Disparities Exist in Kyphoplasty Treatment for Black and Lower-Income Medicare Recipients

Kyphosis, an exaggerated curve in the spine associated with vertebral fractures, causes stiffness and pain from spinal impingement. Kyphoplasty is a surgical procedure in which bone cement is injected into fractured vertebra to restore the spine to its correct height and angle. A large and growing body of literature supports the use of kyphoplasty to manage chronic pain associated with this condition, even in older populations. A new study examined trends in kyphoplasty among Medicare and Medicaid recipients with compression fractures to investigate racial and socioeconomic disparities in this patient population.

Frank Chen, Mark Jones, Joseph Manzi, Ethan Brovman, Nikhilesh Rao, Stephanie Vanterpool, and Richard Urman of Pain Medicine of the South, Knoxville, TN, received a Resident/Fellow Travel Award from the American Society of Regional Anesthesia and Pain Medicine (ASRA) for its 20th Annual Pain Medicine Meeting, being held November 18-20, 2021. The authors will present Abstract #2229, “Racial and Socioeconomic Disparities in Kyphoplasty Among the Medicare Population,” on Friday, November 19.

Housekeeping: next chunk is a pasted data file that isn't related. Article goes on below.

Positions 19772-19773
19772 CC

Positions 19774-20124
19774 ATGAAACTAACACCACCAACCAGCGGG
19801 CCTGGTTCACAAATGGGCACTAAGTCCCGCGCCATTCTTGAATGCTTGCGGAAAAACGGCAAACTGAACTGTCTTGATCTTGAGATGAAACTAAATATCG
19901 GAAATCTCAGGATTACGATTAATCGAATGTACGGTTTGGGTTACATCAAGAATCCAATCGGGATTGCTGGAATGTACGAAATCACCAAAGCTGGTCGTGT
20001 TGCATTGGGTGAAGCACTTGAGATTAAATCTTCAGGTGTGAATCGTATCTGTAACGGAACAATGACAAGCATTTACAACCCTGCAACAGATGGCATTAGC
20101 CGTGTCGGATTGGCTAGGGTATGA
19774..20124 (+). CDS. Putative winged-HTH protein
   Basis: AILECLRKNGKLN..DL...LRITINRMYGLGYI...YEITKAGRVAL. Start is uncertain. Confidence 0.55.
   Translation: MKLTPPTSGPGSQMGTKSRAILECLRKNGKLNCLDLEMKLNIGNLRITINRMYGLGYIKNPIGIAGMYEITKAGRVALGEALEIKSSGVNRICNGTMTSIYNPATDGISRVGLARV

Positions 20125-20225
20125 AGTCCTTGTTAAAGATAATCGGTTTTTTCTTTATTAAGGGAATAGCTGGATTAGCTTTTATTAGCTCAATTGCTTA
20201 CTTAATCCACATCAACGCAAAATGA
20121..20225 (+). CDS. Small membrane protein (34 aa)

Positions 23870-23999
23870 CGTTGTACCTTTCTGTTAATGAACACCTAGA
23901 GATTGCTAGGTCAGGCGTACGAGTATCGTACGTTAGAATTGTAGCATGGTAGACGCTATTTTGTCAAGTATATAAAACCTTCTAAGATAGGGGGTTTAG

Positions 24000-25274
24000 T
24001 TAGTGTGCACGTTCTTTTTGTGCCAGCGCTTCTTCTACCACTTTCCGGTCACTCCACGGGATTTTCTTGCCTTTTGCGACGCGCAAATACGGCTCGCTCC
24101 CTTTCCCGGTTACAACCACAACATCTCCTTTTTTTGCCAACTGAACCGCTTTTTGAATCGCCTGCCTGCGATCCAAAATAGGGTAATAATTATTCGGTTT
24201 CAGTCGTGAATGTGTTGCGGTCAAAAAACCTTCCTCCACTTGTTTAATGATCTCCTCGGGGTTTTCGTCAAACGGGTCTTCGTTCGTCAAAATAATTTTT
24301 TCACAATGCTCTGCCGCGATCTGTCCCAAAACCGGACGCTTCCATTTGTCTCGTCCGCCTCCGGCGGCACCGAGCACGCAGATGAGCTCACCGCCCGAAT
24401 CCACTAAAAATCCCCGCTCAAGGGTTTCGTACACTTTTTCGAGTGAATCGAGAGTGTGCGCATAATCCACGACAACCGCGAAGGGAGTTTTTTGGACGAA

Chen et al. identified 215,495 patients who had vertebral compression fractures from 2016 to 2019 using a limited data set from the Center for Medicare and Medicaid Services. The average age was 75 years, with a majority being female (64.2%) and White (72.9%). Of all patients who had vertebral compression fractures, only 717 received kyphoplasty treatment. When analyzing for race and socioeconomic status, Chen et al. found kyphoplasty was less likely to be performed in Black patients, as well as in patients with dual Medicare and Medicaid eligibility, who tend to be lower-income older adults. In addition, patients with a past medical history of anxiety and nicotine dependence were more likely to have a kyphoplasty procedure.

“Taken together, we find that racial and socioeconomic disparities exist in the utilization of kyphoplasty among the Medicare and Medicaid population,” Chen et al. said. “While the causes of these differences may be multifactorial, we propose that further work is required to elucidate the complex etiology underlying these findings.”

ASRA is a professional member organization of more than 5,000 physicians and healthcare providers across the United States and the world. The vision of ASRA is to relieve the global burden of pain. ASRA is dedicated to advancing the science and practice of regional anesthesia and pain medicine to improve patient outcomes through research, education, and advocacy. Learn more at www.asra.com.